For many years, Punjabi folk songs and tunes have been used in Bollywood films in various forms. But in 2011, when the makers of Tanu Weds Manu picturised Sadi Gali, a well-known Punjabi song, on Kangana Ranaut, this first-of-its-kind experiment was a success. In 2012, Yo Yo Honey Singh and Gippy Grewal’s Punjabi number featuring Deepika Padukone, Angreji Beat, became a massive hit. Then, in 2014, Humpty Sharma Ki Dulhania featured two Punjabi numbers — Samjhawan and Saturday Saturday. Both songs were already big hits in north India.
Listen to Kar Gayi Chull
Now, filmmaker Karan Johar’s latest production, Kapoor & Sons, has the refurbished version of Badshah and Fazilpuria’s Kar Gayi Chull, while Honey Singh’s High Heels has been redone for Ki & Ka. “Audiences have a strong connect with such songs. But you can’t force one just for the heck of it. We have used Kar Gayi Chull in a house-party atmosphere, where people play tracks that are already popular. So, it fits in seamlessly,” says director Shakun Batra.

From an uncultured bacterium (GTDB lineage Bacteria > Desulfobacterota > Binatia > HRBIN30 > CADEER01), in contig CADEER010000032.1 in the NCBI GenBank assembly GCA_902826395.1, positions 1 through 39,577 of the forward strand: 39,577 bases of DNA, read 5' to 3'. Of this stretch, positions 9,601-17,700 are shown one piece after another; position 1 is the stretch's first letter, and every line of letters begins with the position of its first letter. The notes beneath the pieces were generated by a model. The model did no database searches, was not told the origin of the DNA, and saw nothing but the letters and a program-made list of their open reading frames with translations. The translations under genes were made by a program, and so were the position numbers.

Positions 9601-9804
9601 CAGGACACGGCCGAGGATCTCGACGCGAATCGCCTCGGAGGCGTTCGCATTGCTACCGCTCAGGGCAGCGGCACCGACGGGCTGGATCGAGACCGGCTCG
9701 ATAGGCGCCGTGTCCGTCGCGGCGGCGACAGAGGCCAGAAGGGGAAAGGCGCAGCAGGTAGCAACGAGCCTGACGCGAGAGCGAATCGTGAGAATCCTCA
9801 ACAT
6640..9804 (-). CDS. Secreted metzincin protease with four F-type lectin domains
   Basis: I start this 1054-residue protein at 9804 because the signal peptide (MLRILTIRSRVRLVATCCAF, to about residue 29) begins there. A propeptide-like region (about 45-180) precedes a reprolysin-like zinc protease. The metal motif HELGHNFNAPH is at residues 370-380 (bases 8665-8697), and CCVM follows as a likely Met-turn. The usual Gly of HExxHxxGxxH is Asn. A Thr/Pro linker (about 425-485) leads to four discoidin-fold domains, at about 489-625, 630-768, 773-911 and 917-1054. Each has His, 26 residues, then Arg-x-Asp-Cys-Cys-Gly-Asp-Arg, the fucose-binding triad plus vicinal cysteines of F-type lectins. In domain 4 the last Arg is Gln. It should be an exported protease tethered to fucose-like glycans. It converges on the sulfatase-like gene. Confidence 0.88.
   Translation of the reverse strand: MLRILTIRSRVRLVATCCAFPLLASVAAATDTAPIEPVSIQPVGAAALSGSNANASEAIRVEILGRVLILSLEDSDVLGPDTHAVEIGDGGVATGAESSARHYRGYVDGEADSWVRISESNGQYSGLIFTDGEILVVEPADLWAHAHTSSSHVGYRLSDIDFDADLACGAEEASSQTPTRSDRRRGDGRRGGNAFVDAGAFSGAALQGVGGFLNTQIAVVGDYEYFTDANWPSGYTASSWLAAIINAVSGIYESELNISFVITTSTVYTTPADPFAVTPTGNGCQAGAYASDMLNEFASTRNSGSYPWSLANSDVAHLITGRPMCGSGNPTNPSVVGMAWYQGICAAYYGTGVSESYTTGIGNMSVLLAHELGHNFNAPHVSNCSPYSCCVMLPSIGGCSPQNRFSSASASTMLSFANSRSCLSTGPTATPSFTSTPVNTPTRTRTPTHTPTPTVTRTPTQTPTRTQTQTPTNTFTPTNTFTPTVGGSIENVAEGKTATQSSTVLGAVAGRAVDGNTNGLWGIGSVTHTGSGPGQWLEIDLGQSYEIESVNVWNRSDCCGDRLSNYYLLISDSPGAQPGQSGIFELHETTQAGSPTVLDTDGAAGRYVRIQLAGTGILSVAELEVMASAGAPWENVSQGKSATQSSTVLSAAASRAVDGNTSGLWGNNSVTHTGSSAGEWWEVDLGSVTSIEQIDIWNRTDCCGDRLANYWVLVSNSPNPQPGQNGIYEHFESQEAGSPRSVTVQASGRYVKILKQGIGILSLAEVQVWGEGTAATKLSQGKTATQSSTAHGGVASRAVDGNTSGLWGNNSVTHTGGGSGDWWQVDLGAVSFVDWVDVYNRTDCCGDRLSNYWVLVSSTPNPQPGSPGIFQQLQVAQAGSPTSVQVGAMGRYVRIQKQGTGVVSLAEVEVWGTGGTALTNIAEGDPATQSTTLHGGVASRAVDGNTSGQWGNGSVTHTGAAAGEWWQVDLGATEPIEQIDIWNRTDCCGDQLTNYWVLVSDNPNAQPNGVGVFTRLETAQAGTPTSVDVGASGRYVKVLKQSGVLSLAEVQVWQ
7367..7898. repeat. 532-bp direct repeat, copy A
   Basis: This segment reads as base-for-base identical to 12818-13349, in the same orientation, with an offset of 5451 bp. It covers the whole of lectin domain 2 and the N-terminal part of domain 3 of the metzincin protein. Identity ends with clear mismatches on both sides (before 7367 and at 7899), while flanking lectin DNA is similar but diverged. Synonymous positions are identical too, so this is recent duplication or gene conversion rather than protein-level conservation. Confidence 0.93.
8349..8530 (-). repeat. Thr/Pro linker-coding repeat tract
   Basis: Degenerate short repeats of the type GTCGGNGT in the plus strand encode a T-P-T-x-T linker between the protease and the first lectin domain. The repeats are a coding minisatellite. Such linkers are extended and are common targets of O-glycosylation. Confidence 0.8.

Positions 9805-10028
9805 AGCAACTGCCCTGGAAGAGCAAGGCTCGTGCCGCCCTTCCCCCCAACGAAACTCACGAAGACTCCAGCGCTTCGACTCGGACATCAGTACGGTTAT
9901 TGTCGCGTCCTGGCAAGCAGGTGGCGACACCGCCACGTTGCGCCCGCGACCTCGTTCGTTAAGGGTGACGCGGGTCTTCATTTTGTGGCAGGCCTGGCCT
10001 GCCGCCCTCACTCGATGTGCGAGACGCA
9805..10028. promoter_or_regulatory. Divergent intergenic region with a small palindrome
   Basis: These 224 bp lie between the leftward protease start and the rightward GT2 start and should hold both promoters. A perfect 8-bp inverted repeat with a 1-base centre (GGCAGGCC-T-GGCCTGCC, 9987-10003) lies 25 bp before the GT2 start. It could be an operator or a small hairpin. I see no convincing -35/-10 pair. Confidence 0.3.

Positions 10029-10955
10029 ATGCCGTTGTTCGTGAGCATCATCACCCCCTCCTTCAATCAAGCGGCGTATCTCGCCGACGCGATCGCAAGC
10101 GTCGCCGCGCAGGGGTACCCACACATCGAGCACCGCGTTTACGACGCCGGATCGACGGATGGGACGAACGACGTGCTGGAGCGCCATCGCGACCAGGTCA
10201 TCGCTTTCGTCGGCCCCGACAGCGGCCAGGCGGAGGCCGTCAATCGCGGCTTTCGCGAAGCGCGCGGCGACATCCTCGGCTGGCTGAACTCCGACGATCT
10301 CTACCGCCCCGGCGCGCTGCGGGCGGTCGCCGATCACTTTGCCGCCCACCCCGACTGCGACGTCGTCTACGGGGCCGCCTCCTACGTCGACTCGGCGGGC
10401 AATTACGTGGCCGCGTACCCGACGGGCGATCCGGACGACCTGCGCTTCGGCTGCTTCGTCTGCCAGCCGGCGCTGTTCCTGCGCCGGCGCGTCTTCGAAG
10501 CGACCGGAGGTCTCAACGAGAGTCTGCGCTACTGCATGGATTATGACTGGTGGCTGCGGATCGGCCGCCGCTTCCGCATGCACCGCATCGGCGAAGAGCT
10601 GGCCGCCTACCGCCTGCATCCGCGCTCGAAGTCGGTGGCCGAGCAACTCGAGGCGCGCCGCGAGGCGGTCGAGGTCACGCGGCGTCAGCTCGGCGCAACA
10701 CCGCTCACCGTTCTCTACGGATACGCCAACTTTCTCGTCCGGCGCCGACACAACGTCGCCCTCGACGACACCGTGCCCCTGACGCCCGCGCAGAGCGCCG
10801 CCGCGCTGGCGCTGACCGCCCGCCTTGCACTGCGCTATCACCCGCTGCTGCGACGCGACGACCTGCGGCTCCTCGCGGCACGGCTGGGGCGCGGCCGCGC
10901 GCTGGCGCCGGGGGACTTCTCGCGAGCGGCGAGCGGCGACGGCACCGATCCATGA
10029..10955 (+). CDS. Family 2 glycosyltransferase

Listen to Angreji Beat
But what is it that makes listeners click with the songs instantly? “Punjabi music has been the source of Bollywood tunes for the longest time. Since these songs are catchy and melodic, when they are remade in Hindi and given a more commercial production value, they always work, as they reach a wider Hindi film audience,” says music composer Arko Pravo Mukherjee.
Listen to Saturday Saturday
In the recent past, songs like Tung Tung Baje from Singh Is Bliing (2015) and Soch Na Sake from Airlift have been the refurbished versions of hit Punjabi numbers. “When you use a popular track, its connect with people is immediate. So, you don’t have to spend a lot of energy and money on making it popular. Today, when you have to get the audience’s attention, such songs help break the clutter and stand out,” says trade analyst Taran Adarsh.
But, as Shakun admits, “It’s a double-edged sword. You can’t afford to disappoint the fans of those songs. So, you have to work on it and take it up a notch.” Singer Divya Kumar, too, admits that this “trend is growing fast”, and that “eventually, if that’s what the audience and listeners like, then why not?”
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